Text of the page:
Tom Shankland’s horror film The Children joins the ranks of movies that feature killer kids, the same kind of tots that should be excited for the Christmas season because they’re going to be receing iPad Airs and PlayStation 4s and other things that even I can’t afford to buy myself. What’s wrong with these kids? They should be pumped about all the crazy gifts they’re receiving!
To be fair, though, The Children actually takes place after Christmas, right before New Year’s Day. Perhaps the kids had had enough of shoddy toys made from wood that Daddy tried to throw together right before Christmas Day, or maybe they were snubbed a Red Ryder BB Gun for the third year in a row. Whatever the case, the kids in the film are seriously not happy with their parents or really anyone at all, and they begin to revolt during a fairly calm Christmas vacation.
Shankland seems familiar with the tropes of the sub-genre, so he often circumvents them. One thing that’s striking about The Children is that it never tries to explain why the kids begin to go crazy. The only common denominator is that they all get sick with nausea and vomiting right before they go berserk, and that seems to indicate a communicable disease passed between children.
It adds to the plot because it’s difficult for the adults to accept that something is wrong with their kids. The relative calm of the beginning of the film allows the viewer to get to know the parents, and generally speaking, Shankland infuses all of them with good and bad qualities. Jonah (Stephen Campbell Moore) is more interested in teaching his kids Chinese than he is with actual parenting skills; Robbie (Jeremy Sheffield) has a strangely intimate relationship with the teenage Casey (Hannah Tointon). It’s nice to get time to meet these characters and how they interact with their children before they’re murdered.
And murdered they are in wonderful, wintery ways, enough so that The Children fits in with the Shitmas celebration quite well. Shankland doesn’t cut corners here, and there are a few very inventive ways that he chooses to off his characters. One of them includes a toboggan and a rake, a gory scene that uses the thought of the act rather than grisly footage to make its mark on the viewer.
The Children is very minimal, and it often lingers on scenarios without doing much with them. The tense sequences are created by putting all characters in potentially dangerous situations at the same time, by splitting them up into groups. Then, Shankland can play with expectations, and it’s often difficult to tell who is actually going to be sliced and diced by the tots.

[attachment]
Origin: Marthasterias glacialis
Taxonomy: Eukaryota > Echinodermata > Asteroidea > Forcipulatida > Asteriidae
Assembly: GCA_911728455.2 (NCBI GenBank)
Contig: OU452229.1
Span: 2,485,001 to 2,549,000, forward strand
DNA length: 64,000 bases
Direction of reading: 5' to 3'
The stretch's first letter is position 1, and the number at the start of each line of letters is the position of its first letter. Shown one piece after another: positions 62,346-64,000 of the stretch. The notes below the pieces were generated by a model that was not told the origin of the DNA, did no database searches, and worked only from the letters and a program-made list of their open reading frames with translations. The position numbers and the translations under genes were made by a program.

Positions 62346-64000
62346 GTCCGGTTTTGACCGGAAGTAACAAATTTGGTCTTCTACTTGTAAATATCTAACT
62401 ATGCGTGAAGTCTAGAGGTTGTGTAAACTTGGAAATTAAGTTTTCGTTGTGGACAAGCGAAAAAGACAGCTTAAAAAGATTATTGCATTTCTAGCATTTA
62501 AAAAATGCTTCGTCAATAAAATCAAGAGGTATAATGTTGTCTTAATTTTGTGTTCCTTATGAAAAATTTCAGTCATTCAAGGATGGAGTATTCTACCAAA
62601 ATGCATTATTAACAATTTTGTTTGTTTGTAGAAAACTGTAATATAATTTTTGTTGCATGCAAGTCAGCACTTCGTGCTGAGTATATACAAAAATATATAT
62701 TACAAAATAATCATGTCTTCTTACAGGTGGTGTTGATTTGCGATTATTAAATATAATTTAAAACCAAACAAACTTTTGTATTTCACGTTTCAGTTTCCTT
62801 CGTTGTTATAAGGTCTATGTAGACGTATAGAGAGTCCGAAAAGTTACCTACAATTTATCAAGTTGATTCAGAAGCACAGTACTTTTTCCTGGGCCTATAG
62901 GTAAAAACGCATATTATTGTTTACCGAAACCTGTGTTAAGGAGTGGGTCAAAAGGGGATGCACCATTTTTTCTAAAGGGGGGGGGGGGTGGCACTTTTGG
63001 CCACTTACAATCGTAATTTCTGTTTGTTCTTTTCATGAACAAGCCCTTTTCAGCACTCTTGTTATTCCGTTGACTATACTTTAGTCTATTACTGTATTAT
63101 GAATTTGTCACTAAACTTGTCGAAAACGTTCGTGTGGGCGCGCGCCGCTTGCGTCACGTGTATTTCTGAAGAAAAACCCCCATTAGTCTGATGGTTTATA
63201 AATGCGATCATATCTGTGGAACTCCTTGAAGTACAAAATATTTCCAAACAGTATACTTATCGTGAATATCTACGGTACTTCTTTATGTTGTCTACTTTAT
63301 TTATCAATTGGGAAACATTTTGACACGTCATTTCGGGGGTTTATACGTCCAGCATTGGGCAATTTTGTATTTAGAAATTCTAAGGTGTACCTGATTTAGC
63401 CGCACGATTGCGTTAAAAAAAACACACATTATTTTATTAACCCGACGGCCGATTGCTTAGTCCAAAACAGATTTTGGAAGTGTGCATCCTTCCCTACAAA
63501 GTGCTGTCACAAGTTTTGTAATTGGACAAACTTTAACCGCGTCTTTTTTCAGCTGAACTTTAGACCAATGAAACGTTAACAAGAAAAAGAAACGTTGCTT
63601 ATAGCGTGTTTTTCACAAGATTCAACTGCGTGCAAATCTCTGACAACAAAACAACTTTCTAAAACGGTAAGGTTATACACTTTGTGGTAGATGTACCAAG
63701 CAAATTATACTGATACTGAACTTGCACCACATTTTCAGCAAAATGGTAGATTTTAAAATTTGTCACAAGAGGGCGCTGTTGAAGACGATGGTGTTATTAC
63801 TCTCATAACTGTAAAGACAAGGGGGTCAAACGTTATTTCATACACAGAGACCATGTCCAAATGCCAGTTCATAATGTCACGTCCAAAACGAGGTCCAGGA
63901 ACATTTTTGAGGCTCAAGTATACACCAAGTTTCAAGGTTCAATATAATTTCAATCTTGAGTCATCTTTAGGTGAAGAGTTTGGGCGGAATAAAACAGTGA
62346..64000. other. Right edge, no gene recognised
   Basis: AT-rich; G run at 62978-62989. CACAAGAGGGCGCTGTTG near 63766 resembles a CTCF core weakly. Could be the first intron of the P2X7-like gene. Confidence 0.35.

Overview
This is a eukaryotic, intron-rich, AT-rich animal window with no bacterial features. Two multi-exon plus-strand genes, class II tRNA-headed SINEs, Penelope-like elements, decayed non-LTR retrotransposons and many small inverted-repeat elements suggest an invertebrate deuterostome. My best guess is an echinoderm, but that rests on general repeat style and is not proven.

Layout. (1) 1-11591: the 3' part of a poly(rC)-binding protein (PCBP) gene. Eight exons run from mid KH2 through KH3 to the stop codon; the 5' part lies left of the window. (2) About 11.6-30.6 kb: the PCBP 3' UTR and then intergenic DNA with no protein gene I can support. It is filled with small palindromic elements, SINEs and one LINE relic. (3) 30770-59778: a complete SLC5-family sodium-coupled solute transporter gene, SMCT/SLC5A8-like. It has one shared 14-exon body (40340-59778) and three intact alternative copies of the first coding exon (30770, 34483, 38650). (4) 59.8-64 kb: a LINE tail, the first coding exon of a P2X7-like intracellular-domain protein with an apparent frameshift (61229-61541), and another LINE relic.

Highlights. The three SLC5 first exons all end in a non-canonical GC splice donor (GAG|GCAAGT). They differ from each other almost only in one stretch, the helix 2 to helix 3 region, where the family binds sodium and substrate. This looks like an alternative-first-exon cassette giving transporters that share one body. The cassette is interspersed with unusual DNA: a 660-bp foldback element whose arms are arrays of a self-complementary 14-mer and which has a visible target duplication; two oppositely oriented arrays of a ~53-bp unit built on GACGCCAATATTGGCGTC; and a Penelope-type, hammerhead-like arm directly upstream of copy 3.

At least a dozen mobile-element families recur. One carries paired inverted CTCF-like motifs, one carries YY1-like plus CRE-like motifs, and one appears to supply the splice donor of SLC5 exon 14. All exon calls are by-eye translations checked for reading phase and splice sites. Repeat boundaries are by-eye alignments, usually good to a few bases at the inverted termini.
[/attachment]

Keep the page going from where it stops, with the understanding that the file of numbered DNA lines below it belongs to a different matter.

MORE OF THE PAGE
The film ends without concluding, leaving the whole thing open to interpretation. It’s clear that the world will not be the same, and the monstrous children are not limited to the one house we’ve been viewing. But the film leaves the viewer on a cliffhanger that may or may not be acceptable to some; in a way, the inevitability of the situation should be apparent, and yet there is a sense of unfinished business where Shankland leaves us.
But hey, we’re not done here; we’ve got to talk about all of the holiday shit in this Shitmas film! Though the movie takes place after Christmas, the decorations and spirit of the holiday still linger. The house is festooned with garland, lights, and other decorations, and the beginning of the film almost feels like it takes place on Christmas Eve. Most of the film takes place outside in the snow as well, so the cold of winter seeps into the film’s tense scenes for chilling effect. The winter environment works perfectly for the film because it creates an environmental problem that stalls the police from coming and the survivors from leaving the house.
All told, The Children is a surprisingly good movie that uses its predecessors in the sub-genre without piggybacking off of them. These killer children will color in your Christmas a bright and bloody red.